A credit score is a numerical representation of your credit history. It makes it easier for lenders to systematically make loan decisions. Credit scores are a reflection of how you’ve handled credit in the past and are used to determine your potential credit relationship in the future.
The exact information used by credit scoring providers (such as FICO) to calculate your credit score is a proprietary company secret but there is some publicly available information. For example, FICO has shared that 5 factors make up your credit score:
- Payment History (35%) – the largest percentage because paying on time is important for lenders to know.
- Amounts Owed (30%) – also known as capacity. It’s based on the amount of outstanding credit you have against your available credit limits.
- Length of Credit History (15%) – how long you’ve had credit plays a role in your credit score. Longer credit histories are viewed positively. Adding new accounts can lower your overall credit history length.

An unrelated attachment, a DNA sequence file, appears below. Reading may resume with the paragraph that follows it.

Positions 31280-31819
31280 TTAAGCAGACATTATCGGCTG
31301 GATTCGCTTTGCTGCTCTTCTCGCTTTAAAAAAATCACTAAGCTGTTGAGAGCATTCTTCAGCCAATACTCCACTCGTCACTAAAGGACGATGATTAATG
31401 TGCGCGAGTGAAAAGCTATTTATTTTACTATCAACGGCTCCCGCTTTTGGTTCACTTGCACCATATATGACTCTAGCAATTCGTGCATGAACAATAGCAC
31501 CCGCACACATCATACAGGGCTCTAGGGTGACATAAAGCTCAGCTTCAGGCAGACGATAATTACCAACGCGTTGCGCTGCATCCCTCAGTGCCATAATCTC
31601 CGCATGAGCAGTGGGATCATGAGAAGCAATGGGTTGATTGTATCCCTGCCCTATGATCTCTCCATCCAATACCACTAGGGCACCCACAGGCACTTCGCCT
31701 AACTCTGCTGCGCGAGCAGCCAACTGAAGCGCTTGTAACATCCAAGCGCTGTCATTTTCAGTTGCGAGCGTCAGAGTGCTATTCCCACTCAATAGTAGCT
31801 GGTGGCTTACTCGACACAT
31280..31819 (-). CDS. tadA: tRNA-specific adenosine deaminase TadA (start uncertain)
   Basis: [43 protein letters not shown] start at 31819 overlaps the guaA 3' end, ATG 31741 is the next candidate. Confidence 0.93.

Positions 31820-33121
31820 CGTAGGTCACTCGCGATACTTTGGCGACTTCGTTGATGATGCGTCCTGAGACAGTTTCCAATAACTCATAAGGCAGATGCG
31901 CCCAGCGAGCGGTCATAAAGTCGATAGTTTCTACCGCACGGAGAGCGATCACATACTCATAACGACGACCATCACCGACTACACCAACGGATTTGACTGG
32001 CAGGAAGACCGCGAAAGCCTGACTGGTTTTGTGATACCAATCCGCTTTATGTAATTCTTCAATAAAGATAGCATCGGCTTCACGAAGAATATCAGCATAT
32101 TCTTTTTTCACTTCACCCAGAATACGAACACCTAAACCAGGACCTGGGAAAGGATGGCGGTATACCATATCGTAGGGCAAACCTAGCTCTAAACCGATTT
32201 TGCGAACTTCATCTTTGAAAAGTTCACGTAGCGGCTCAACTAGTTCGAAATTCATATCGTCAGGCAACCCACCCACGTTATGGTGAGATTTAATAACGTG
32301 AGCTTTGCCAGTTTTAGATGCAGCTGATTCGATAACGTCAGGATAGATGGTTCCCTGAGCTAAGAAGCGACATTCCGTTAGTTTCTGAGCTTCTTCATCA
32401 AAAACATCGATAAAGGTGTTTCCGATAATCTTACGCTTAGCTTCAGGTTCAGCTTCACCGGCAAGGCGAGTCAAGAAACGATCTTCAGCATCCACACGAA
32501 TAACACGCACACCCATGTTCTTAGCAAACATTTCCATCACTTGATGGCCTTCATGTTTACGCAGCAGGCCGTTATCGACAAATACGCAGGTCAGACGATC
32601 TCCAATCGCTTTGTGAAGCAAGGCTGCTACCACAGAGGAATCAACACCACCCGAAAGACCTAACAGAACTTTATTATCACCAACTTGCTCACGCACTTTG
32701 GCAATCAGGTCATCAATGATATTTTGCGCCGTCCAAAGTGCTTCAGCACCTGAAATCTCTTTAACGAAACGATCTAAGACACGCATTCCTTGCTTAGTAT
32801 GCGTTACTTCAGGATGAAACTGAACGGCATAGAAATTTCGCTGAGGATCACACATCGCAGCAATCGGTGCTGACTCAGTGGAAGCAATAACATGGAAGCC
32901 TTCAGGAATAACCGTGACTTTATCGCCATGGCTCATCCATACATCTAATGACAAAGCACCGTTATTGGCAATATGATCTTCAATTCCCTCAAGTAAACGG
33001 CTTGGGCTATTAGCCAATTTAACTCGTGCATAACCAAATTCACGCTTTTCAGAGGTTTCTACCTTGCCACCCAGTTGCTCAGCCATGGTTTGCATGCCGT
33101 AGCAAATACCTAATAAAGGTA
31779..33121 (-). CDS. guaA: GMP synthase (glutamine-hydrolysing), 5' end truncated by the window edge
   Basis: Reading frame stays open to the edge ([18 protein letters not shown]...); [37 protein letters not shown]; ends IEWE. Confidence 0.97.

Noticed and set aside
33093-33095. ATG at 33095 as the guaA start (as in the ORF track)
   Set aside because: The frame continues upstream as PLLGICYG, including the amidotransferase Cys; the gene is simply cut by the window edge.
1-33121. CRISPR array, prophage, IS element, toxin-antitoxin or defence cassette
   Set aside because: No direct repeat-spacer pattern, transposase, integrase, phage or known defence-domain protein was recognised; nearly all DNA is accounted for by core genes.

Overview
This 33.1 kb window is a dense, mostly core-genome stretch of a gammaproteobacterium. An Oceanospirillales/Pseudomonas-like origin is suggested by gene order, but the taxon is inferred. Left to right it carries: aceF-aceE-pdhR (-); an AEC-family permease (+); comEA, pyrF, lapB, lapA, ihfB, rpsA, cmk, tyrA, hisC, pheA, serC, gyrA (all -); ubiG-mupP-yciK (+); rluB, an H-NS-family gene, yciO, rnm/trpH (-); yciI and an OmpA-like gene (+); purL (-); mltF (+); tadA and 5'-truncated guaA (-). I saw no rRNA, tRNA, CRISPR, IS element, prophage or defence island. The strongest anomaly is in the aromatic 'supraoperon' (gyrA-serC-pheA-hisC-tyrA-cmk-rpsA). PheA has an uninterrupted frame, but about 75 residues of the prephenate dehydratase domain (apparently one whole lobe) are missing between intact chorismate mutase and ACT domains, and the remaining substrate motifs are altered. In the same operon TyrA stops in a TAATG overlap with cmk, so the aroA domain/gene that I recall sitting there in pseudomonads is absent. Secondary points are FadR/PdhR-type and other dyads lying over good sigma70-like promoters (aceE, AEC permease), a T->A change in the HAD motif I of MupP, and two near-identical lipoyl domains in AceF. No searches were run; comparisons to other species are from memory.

- Types of Credit in Use (10%) – this is based on the mixture of credit such as credit cards, personal loans, mortgages, auto loans, etc. A good variety is generally accepted as strengthening credit scores.
- Account Inquiries (10%) – applying for credit impacts your credit score and having too many recent loan applications (or inquiries) can have a major negative impact. Apply for credit when absolutely necessary.
There are a variety of credit scoring systems such as VantageScore or the credit bureaus own scoring methods. The most widely used is the FICO credit score. Each credit bureau creates and offers their own credit score so it shouldn’t be confused with a FICO score.
Many financial institutions, credit card companies, and credit report monitoring tools may offer a free credit score. Some of these scores are FICO scores so consult with the company offering the free credit score on what scoring system is being used.